Practically, the difference in performance is hardly noticeable. In comparison, even the differences between the i9 processors in the Alienware devices and the i7 processors of most other gaming notebooks are split in two: The Core i9 processor only gets a lead in processor benchmarks like Cinebench, where all CPU cores are required, in comparison to other 15 inch notebooks with i7. However, there is more room for better cooling in the case of the 17-inch devices and in these cases the Core i7 processors achieve similarly good values. The i9 can only really play out its higher clock frequency (2.9 GHz base to 4.8 GHz boost clock) in single core tests. So, while the i9 is the non plus ultra for gaming desktop systems, it is rather “show” in gaming notebooks.
Better to transport, but average battery life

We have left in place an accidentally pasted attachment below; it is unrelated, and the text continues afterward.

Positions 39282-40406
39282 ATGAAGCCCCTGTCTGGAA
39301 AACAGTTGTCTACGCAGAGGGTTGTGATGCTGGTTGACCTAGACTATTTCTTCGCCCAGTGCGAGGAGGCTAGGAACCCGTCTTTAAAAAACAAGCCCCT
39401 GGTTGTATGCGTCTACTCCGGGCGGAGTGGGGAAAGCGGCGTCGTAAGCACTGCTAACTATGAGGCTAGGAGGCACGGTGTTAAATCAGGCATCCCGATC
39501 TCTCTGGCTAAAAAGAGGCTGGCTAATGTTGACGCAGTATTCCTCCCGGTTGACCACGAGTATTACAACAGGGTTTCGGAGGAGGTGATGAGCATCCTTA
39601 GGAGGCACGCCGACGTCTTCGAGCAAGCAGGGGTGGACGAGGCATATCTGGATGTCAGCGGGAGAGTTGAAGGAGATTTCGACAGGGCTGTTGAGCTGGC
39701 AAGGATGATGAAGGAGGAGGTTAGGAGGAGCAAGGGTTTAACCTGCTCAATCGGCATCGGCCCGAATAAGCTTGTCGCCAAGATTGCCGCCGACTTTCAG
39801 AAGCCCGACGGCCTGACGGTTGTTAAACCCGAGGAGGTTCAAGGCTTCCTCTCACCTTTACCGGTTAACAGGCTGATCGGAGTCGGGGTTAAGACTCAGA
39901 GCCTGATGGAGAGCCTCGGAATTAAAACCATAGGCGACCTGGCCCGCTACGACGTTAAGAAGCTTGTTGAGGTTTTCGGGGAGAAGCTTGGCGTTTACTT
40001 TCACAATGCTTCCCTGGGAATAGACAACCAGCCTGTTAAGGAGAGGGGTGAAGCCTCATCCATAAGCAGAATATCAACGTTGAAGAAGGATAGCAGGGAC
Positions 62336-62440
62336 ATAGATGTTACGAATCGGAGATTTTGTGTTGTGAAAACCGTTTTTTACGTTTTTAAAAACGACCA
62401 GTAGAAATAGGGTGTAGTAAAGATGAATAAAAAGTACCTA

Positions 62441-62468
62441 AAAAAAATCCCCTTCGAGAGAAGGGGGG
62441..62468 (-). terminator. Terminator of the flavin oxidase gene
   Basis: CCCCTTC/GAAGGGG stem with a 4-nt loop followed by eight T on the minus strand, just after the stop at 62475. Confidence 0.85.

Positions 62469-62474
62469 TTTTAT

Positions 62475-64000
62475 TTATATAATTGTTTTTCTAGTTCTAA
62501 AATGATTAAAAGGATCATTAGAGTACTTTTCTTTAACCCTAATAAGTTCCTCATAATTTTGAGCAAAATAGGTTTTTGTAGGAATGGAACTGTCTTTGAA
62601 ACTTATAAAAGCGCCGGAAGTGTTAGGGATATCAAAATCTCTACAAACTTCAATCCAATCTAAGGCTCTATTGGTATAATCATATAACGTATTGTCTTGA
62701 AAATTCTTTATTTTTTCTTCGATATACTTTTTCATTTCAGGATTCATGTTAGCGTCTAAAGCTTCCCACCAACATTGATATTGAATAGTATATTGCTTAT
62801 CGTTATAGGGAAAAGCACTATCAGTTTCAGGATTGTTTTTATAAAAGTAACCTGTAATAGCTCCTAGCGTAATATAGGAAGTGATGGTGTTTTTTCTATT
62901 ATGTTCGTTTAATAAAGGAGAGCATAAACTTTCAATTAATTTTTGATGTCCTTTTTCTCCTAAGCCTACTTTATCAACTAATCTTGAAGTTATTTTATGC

As a specially “mobile” gaming notebook, the Dell Alienware m15 has improved a lot, but the result is still not completely convincing. A weight of 5 lbs is good, especially considering the power that is in the device. The Alienware isn’t significantly lighter and also more compact than competing devices, though. And the gigantic 240 W power supply, which is almost half the size of the notebook itself, has to find room in the case. You’ll only have a short fun without the adapter: The notebook lasts for 04:52 hours with video playback and 03:18 hours with simulated workload. Thus, “on-the-go gaming” is subject to considerable restrictions.